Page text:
Fishing report: Plenty of species to catch and enjoy in Md.

Submitted photo/DNR, Rich Watts
Todd Clark went crabbing near Kent Island and was all smiles with his catch.

ANNAPOLIS — This is a marvelous time of year to enjoy Maryland’s outdoors, and recreational crabbing is just one way to get onto the quiet tidal creeks and rivers of the Chesapeake Bay.

Fishing the Chesapeake Bay is a time-honored tradition. While anglers often set their sights on striped bass there are several other species which provide just as much if not more excitement. Join the Maryland Department of Natural Resources July 9 at noon for a virtual discussion on summertime fishing — including alternative fish species, how to plan fishing trips at the most appropriate times, how to properly catch and release, and how to fish with circle hooks.

Our Maryland Fishing Report team – recreational fisheries staff Keith Lockwood and Erik Zlokovitz, with Tidewater Ecosystem Assessment Director Tom Parham — will discuss how to reduce striped bass mortality during the summer.
You can join the discussion through Google meets or by phone at 1-443-671-4706, and use the PIN: ‪674 636 739.
Don’t forget that throughout Maryland’s warmest months, the department’s online striped bass fishing advisory forecast provides a seven-day outlook to help anglers reduce striped bass mortality during the summer fishing season.

Gamefish are remaining on cooler river mouths or main bay structure but moving to slightly shallower depths in the coolest water available. Recent DNR water monitoring indicates that the coolest oxygenated water is found in the deeper waters of the Gooses Reef down to the Virginia state line.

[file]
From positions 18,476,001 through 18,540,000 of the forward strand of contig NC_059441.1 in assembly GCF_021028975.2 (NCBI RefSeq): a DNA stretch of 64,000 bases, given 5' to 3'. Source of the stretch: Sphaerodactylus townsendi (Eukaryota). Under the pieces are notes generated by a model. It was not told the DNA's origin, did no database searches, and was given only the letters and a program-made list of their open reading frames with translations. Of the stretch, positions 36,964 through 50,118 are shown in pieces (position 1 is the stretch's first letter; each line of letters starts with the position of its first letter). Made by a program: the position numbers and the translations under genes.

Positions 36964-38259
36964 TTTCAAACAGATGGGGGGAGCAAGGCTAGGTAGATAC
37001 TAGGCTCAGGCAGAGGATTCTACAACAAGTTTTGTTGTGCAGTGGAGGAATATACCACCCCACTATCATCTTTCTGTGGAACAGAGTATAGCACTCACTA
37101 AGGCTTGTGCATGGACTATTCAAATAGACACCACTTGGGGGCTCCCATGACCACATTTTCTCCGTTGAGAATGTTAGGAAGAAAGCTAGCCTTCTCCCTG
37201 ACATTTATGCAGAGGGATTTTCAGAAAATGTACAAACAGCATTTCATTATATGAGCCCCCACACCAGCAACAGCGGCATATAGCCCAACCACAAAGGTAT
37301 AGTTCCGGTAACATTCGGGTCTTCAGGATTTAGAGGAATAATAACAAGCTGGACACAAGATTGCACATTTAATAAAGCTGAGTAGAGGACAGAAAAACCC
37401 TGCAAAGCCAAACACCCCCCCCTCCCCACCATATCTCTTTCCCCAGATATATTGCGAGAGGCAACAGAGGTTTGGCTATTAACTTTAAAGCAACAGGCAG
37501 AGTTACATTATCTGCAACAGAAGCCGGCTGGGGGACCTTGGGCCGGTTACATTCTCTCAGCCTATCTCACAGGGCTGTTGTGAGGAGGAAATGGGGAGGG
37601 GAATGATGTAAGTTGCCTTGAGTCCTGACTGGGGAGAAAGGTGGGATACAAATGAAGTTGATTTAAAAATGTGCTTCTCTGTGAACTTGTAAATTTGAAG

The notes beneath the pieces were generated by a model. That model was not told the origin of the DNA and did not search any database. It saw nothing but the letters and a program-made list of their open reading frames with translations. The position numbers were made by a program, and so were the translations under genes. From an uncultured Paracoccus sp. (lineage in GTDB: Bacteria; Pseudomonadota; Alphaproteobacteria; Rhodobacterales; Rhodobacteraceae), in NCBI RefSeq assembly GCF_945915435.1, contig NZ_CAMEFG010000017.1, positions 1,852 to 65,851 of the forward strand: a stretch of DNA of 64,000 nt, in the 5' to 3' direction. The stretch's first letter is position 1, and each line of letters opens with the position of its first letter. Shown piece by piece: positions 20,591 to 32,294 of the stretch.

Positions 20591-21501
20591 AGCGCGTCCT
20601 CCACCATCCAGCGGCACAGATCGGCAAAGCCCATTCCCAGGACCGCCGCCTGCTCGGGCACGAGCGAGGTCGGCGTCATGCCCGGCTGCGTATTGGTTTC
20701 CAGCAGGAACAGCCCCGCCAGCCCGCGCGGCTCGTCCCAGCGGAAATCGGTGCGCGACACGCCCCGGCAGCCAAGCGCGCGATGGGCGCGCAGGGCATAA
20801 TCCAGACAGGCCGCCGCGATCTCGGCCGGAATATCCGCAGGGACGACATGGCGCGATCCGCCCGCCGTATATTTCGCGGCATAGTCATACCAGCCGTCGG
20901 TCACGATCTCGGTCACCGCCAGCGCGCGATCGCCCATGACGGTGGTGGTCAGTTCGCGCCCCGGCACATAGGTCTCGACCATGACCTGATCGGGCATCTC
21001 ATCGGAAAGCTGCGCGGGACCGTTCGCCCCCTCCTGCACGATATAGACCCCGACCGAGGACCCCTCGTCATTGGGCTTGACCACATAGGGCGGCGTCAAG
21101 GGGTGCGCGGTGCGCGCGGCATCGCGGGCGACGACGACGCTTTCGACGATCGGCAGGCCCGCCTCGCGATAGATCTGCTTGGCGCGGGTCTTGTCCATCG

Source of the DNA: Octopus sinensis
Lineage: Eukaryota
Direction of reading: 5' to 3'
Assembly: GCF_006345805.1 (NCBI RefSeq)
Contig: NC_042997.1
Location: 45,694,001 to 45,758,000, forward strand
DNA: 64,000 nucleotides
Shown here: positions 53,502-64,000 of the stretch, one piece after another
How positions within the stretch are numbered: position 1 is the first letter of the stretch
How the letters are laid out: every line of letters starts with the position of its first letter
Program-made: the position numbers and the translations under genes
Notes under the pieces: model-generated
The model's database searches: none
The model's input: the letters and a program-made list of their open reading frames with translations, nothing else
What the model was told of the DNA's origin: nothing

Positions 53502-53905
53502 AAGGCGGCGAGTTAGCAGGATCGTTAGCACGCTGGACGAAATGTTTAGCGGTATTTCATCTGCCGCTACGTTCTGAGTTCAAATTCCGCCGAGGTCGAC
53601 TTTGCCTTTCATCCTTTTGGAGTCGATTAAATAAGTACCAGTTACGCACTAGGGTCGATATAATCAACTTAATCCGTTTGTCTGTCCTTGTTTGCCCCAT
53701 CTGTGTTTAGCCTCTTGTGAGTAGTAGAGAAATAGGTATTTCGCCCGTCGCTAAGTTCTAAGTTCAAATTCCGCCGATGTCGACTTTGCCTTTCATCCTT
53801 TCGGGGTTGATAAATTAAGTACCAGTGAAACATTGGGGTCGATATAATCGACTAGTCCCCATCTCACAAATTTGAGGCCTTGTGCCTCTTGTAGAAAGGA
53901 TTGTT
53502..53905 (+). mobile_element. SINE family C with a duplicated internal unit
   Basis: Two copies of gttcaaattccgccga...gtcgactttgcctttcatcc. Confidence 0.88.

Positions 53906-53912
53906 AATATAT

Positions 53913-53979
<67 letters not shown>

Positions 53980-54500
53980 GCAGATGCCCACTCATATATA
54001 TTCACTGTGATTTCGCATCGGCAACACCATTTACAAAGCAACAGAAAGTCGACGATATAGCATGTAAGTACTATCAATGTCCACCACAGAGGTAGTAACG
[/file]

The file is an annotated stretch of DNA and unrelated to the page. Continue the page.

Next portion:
The other way to find cooler water is to fish the shallows at first light when surface water temperatures can be several degrees cooler. As always, the best fishing areas could be further refined by intersecting these cool, oxygenated areas with underwater points, hard bottom, drop-offs, and large schools of baitfish.

White perch can be found on tidal creek mouths on mud, sand, or clay bottoms near structure in waters less than 20 feet deep. Adult spot can be found up to the upper Chesapeake Bay mainstem and tributaries in areas with salinities greater than 5ppt on oyster bars, sand, and mud bottom, feeding on benthic worms and small clams.
To see the latest water clarity conditions, check Eyes on the Bay Satellite Maps. For more detailed and up-to-date fishing conditions in your area of the bay, be sure to check out Click Before You Cast.

Middle Bay
The striped bass tend to be spread out over a wider area in the middle bay. There are striped bass holding along the 15-foot to 25-foot channel edges at Hacketts, Bloody Point, and Thomas Point. These areas have been very popular with those live-lining spot, and a few who are chumming. With warmer air temperatures and water temperatures, care must be taken when handling fish and anglers using live bait or cut bait are reminded that they must use non-offset circle hooks at all times.
Striped bass can also be found in Eastern Bay, the Buoy 83 edge, and the waters off Chesapeake Beach for those trolling or setting up on suspended fish. Those who are trolling are using umbrella rigs with white bucktail or swim shad trailers. A few bluefish will be part of the mix when trolling.

There is some early morning and late evening striped bass action near structure such as the rocks at Poplar Island and prominent points with submerged rocks. Water temperatures are getting warm enough now that this fishery usually shuts down when the sun clears the horizon. These are areas where anglers are casting a variety of topwater lures. Speckled trout can be part of the mix at times, especially below the Choptank River in the Taylors Island area. Stump fields are one of the best places to cast Zara Spooks and similar lures when targeting speckled trout.
White perch fishing is in a summertime swing this week for all ages and abilities of anglers. Those that know their stuff often target them in the mornings or evening along shoreline structure like old submerged wood, rocks, jetties, or breakwaters. Casting small spinners (such as a Panther Martin) or jigs on a quiet summer morning or evening is a relaxing and productive way to catch some nice large white perch. They are a real treat when filleted, and battered with your favorite coating and pan fried.